References

  1. Benoit, G., Hunter, K. S., & Rozan, T. F. (1997). Sources of trace metal contamination artifacts during collection, handling, and analysis of freshwaters. Analytical Chemistry, 69, 1006–1011.CrossRefGoogle Scholar
  2. Bocca, B., Forte, G., Petrucci, F., Costantini, S., & Izzo, P. (2009). Metals contained and leached from rubber granulates used in synthetic turf areas. Science of the Total Environment, 407, 2183–2190.CrossRefGoogle Scholar
  3. Byers, J. T. (2002). Fillers for balancing passenger tire tread properties. Rubber Chemistry and Technology, 75, 527–547.CrossRefGoogle Scholar
  4. Celeiro, M., Lamas, J. P., Garcia-Jares, C., Dagnac, T., Ramos, L., & Llompart, M. (2014). Investigation of PAH and other hazardous contaminant occurrence in recycled tyre rubber surfaces. Case-study: restaurant playground in an indoor shopping centre. International Journal of Environmental Analytical Chemistry, 94, 1264–1271.CrossRefGoogle Scholar
  5. Depaolini, A. R., Bianchi, G., Fornai, D., Cardelli, A., Badalassi, M., Cardelli, C., & Davoli, E. (2017). Physical and chemical characterization of representative samples of recycled rubber from end-of-life tires. Chemosphere, 184, 1320–1326.CrossRefGoogle Scholar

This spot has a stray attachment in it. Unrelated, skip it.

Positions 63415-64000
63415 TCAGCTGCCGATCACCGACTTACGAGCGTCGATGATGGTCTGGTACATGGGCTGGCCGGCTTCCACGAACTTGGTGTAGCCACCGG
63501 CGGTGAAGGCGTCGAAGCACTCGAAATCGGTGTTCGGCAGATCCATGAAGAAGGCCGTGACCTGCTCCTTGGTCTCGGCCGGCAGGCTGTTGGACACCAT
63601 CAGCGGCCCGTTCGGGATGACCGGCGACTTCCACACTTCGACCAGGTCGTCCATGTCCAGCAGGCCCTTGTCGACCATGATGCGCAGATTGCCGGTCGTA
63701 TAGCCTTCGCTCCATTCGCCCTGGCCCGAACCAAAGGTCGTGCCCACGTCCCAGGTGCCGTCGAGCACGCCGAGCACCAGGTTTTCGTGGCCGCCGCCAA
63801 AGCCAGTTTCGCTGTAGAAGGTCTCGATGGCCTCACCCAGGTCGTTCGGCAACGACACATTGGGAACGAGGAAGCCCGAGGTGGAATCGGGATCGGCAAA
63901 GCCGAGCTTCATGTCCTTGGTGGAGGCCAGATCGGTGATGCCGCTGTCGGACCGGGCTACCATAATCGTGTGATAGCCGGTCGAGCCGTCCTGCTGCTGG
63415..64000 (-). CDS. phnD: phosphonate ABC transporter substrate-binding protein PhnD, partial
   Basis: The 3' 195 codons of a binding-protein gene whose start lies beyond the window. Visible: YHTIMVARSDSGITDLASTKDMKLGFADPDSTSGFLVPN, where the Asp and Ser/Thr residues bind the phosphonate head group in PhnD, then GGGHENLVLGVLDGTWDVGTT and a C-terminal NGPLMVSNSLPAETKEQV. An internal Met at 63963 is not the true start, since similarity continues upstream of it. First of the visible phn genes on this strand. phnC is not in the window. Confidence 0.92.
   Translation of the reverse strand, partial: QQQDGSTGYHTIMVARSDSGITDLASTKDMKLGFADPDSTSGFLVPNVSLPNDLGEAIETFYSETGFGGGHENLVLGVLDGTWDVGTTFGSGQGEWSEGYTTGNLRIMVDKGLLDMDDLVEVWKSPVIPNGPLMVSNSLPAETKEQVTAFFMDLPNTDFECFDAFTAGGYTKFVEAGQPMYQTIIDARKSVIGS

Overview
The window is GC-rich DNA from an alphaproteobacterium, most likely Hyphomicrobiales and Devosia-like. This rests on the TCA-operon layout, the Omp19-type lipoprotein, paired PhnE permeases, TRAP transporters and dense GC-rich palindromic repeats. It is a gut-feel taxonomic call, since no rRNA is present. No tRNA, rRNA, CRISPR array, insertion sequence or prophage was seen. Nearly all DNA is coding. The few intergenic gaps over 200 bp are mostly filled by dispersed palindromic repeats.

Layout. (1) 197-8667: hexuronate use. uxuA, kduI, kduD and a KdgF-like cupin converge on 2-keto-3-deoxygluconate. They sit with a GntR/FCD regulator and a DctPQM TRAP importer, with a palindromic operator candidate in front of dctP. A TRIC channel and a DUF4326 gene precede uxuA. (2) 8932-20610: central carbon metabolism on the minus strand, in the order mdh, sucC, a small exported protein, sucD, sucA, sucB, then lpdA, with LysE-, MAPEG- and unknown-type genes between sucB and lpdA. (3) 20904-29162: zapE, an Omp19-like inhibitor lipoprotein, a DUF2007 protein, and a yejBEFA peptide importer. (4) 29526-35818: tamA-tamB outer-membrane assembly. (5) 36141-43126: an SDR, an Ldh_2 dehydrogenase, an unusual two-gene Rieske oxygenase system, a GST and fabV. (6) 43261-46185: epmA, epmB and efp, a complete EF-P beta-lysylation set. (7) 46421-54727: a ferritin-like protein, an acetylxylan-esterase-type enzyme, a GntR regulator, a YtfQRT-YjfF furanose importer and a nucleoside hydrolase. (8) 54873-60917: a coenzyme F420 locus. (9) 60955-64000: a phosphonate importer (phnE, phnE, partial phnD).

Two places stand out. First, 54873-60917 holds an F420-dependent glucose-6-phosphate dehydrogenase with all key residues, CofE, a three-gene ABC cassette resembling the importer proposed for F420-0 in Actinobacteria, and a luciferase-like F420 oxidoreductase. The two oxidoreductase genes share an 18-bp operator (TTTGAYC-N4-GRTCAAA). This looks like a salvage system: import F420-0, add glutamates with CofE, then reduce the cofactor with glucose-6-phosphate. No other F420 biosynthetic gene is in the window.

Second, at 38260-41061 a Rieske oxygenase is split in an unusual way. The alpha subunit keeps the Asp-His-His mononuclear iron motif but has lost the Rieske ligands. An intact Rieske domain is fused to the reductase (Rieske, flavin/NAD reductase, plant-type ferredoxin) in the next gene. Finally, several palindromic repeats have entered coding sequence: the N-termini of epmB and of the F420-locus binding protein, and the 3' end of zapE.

6. Gomes, J., Mota, H., Bordado, J., Cadete, M., Sarmento, G., Ribeiro, A., Baiao, M., Fernandes, J., Pampulim, V., Custodio, M., & Veloso, I. (2010). Toxicological assessment of coated versus uncoated rubber granulates obtained from used tires for use in sport facilities. Journal of the Air & Waste Management Association, 60, 741–746.CrossRefGoogle Scholar
  7. Huang, M. J., Wang, W., Chan, C. Y., Cheung, K. C., Man, Y. B., Wang, X. M., & Wong, M. H. (2014). Contamination and risk assessment (based on bioaccessibility via ingestion and inhalation) of metal(loid)s in outdoor and indoor particles from urban centers of Guangzhou, China. The Science of the Total Environment, 479, 117–124.CrossRefGoogle Scholar